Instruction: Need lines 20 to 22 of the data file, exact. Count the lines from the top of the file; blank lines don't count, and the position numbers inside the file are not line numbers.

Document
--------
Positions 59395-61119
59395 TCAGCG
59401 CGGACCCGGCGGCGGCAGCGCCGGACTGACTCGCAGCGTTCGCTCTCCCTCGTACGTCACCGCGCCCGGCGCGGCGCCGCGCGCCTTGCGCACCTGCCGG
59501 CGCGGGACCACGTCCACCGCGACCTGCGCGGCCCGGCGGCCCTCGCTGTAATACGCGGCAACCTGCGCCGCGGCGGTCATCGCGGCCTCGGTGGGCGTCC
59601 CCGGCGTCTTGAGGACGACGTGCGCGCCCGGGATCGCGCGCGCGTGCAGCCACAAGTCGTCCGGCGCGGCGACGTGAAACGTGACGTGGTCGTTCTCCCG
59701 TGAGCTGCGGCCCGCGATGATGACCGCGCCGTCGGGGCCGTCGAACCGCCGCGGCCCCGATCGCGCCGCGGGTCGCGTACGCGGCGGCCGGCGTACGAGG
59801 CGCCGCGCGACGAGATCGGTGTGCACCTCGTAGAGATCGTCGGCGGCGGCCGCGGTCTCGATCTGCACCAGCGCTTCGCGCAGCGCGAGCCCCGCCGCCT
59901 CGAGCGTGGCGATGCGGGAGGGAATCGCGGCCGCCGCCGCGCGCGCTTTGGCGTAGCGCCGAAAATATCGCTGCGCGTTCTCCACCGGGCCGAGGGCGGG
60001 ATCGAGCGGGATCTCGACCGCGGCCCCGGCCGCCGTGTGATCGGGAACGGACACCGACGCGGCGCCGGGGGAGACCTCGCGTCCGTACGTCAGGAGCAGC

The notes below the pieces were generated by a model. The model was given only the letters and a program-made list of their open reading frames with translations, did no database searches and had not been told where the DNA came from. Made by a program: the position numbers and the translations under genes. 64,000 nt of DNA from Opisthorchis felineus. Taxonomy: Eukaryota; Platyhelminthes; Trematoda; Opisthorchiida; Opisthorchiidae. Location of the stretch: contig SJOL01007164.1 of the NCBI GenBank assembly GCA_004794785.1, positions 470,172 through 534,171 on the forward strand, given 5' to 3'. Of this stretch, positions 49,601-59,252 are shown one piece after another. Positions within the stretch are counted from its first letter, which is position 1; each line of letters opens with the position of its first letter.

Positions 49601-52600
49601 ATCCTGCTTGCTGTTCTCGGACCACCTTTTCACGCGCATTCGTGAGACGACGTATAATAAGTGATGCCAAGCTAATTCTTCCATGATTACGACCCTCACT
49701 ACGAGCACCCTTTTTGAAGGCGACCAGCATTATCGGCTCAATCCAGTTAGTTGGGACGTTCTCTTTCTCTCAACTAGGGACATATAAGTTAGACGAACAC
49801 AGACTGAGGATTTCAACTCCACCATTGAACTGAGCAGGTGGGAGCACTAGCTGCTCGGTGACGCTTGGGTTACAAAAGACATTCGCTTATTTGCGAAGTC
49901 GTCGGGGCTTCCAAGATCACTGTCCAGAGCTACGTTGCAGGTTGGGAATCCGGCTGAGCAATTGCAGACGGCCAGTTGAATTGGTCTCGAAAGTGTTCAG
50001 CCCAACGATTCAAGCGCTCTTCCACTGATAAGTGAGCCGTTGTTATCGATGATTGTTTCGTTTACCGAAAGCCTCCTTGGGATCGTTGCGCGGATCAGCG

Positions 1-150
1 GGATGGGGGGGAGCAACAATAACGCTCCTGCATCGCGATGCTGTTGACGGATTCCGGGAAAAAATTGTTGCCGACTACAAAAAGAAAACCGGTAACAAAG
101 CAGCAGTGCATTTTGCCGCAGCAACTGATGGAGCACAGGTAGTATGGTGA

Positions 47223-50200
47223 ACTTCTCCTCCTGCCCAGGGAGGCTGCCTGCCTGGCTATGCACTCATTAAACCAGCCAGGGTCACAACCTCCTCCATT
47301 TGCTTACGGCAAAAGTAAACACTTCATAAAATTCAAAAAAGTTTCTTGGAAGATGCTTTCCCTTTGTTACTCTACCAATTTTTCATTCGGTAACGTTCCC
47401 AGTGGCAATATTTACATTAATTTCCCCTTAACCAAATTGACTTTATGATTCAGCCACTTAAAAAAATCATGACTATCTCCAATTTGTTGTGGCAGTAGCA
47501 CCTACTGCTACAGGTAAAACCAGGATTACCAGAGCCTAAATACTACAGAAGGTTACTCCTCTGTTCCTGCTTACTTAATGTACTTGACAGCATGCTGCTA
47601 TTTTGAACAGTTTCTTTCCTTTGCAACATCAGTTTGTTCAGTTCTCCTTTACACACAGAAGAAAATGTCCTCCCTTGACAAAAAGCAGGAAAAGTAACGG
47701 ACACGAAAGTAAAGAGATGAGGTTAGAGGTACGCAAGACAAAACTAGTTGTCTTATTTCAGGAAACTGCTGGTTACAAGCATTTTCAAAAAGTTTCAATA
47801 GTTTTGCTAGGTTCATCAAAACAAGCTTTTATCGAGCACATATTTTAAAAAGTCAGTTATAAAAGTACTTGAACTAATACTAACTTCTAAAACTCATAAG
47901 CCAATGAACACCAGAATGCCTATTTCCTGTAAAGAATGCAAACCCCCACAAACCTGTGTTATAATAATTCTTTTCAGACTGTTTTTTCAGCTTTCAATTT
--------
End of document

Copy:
Positions 47223-50200
47223 ACTTCTCCTCCTGCCCAGGGAGGCTGCCTGCCTGGCTATGCACTCATTAAACCAGCCAGGGTCACAACCTCCTCCATT
47301 TGCTTACGGCAAAAGTAAACACTTCATAAAATTCAAAAAAGTTTCTTGGAAGATGCTTTCCCTTTGTTACTCTACCAATTTTTCATTCGGTAACGTTCCC